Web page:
In my experience at the business school, students develop a steep learning curve when they simulate crises under different circumstances, and reflect on their choices, while adapting their behavior. Working with boards, the best and consistently implemented balance sheet policy came into existence through simulation. It is somewhat of a mystery why this is not obligatory for pension boards worldwide.


It helps them train well in advance in a simulated environment and prepare for their duties. The simulation results provide a valuable tool to discuss the important issues. It helps uncover fundamental differences in how board members approach a crisis. Within a board some trustees might make a compelling case to buy more equities after a sudden drop in prices, while other trustees would prefer the opposite. Simulation addresses another insecurity as well: a discussion in the board that the circumstances might be so exceptional, that well thought-outpolicies should be abandoned, instead of doing what was agreed upon. Also, a simulation helps the board challenge itself on its risk appetite. Is it constant throughout, or should it be rescaled when crises occur?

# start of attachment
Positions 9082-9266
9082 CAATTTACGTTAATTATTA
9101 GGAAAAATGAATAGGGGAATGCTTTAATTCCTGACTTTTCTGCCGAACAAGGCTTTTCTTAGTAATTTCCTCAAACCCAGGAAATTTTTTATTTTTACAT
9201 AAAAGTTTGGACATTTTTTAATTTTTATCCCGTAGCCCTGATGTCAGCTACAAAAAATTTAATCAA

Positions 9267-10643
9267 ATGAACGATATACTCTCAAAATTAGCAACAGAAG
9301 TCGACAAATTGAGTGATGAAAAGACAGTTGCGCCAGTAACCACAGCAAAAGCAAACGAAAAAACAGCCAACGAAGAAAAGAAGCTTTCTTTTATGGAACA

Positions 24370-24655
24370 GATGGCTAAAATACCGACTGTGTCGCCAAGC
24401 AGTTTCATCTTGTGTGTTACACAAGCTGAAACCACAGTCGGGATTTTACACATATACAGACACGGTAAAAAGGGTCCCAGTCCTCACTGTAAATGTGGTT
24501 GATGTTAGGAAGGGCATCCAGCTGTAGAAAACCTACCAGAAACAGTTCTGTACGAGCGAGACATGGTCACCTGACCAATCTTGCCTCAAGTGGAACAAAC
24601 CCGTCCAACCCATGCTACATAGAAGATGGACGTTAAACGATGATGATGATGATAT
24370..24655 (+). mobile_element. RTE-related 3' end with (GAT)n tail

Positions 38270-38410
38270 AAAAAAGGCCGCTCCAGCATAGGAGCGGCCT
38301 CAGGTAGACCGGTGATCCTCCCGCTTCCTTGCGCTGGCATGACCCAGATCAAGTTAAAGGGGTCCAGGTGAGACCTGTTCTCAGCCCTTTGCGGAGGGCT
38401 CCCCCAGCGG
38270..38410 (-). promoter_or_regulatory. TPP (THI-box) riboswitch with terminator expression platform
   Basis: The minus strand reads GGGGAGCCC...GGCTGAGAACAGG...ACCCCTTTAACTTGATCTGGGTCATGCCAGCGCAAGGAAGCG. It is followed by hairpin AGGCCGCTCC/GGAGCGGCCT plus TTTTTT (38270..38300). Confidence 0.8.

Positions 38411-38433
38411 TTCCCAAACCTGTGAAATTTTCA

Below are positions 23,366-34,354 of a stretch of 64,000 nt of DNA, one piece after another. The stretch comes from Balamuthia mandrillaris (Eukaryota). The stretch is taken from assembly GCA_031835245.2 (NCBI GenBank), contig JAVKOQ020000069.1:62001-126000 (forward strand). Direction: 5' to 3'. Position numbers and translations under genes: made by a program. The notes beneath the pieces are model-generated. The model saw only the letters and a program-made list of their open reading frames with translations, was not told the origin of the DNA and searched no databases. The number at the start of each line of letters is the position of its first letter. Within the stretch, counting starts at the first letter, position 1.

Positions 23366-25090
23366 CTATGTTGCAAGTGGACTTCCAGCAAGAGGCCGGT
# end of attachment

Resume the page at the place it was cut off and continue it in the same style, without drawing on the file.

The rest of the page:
Today’s board might have a simulation training day per year. Tomorrow’s boards should simulate once per month, document their choices, then discuss how they fit in or deviate from the pension fund’s policy, beliefs, and reflect on what they should improve. Instead of enduring the one day where the financial crisis hits, using 364 days to recover, tomorrow’s pension fund board focuses its efforts on training 364 days for that one day when the crisis erupts, mitigating its effects.


Who really cares what caused the crisis we are in? That might be putting it a bit bluntly. But during a crisis the board needs to get to the heart of the matter. A crisis combines the negative impact of:

Figuring out why these happened takes a lot of time and leaves the board none the wiser on the course to follow. Skip this part and focus on the board’s fiduciary responsibility. What will you do when equities drop, rating deteriorates, and liquidity dries up? Develop a sensible scenario beforehand and decide as a board what to do. When the crisis erupts, perhaps adjust a few parameters, but you are good to go as a board. It is a step-by-step protocol – as simple as that. Postpone a “this time is different” discussion until after the crisis. There might be genuine reasons to have this discussion. But you would hope that a fireman puts out the fire before he starts to investigate what caused it.